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Say my car started a fire and the fire caused damage to my house, resulting in a loss of $1000. Is it legal/ethical for me to file a claim with my car insurance while at the same time filing a claim with my house insurance?

  • If yes, will I get $1000 (possibly minus any deductibles) from each insurance policy?
  • If no, which insurance company should I file a claim from?
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    Are you asking if you suffer losses of $1,000 you can get $2,000 in return? I don't know what the situation is in America, but in the UK that might amount to fraud.
    – user35069
    May 23 at 8:57
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    If you want to know whether it's ethical don't ask lawyers; ask on Philosophy SE.
    – Stuart F
    May 23 at 13:23
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    Not the scope of the original question (and IANAL), but if a person/business was insured both for property damage/loss of their building as well as business continuance insurance with separate policies, a single incident that prevents their doing business and also causes damage to their building could easily trigger claims against both policies since each cover different scenarios and losses.
    – Milwrdfan
    May 23 at 18:53
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    @Rick How is it fraud? You've been paying insurance twice over. What would be fraud is if the insurance company was willing to accept insurance payments but have no intention of paying out. May 24 at 2:42
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    @GregoryCurrie Because each insurance covers only items that are not covered otherwise. And that's what you pay for. If you insure your car five times, it is actually only covered once. Paying five premiums is stupid and the insurance companies will be very grateful, but paying five times more doesn't give you more coverage.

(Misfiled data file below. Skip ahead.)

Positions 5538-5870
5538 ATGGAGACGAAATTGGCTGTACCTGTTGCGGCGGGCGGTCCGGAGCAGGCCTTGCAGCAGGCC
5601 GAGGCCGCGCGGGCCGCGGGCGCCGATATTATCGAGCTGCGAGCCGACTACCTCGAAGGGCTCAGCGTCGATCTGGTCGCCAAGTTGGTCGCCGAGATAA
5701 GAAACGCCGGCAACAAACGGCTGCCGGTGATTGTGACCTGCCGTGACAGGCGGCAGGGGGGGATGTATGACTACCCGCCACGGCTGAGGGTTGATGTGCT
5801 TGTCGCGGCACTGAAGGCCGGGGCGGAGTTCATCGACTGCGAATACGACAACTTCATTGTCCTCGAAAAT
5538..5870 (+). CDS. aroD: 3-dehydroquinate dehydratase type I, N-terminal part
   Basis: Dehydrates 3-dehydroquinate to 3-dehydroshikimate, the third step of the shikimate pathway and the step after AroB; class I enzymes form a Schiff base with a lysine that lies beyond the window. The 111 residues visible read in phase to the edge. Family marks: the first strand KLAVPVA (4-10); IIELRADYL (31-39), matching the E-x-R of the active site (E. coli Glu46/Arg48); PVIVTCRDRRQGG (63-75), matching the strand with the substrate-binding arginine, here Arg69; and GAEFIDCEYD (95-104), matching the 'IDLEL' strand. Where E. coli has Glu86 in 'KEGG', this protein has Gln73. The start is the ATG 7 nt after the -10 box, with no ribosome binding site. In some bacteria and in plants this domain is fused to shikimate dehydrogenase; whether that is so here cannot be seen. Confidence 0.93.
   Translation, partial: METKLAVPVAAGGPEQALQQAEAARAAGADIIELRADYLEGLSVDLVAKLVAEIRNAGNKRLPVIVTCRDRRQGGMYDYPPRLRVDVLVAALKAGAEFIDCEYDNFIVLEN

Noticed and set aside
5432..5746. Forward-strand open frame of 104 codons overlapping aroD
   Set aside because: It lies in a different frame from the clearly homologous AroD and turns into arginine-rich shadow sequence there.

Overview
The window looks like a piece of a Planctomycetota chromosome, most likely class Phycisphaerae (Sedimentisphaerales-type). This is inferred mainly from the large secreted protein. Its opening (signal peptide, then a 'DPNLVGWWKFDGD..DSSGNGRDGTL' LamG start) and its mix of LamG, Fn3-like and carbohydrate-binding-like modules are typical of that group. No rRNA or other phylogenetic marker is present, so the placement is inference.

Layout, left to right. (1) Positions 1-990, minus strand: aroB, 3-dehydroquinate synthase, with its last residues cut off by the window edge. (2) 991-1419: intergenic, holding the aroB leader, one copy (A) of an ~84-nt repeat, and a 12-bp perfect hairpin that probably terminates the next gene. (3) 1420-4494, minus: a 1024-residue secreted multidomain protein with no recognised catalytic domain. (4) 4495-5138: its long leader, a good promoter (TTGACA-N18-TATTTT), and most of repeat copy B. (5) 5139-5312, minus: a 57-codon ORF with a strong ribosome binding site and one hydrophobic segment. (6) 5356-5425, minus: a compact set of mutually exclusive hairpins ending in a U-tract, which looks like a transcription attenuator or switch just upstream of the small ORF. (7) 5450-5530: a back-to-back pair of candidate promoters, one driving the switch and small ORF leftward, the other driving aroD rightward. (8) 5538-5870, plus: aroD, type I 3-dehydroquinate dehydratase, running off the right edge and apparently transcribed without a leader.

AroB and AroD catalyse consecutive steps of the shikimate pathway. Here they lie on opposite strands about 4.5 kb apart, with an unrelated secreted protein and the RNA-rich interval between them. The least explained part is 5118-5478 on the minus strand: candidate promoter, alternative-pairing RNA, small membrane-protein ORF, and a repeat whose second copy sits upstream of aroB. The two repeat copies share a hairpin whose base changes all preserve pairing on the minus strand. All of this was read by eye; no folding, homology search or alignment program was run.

– gnasher729
    May 24 at 8:19

3 Answers 3

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Assuming that both policies actually cover the loss, this is called “double insurance.” Generally speaking, you can claim against both insurers, but you can only recover the loss once. See my answer to another question about double recovery for more about the general principles that apply when a plaintiff attempts to recover the same loss from multiple defendants.

In the specific context of insurance, there will normally be terms in the insurance contract as well as local statutes which require the claimant to notify the insurers of one another’s existence, and determine the extent to which the insurer who paid can recover contribution from the insurer who didn’t. This issue is particularly complex in the United States where insurance is separately regulated in each state.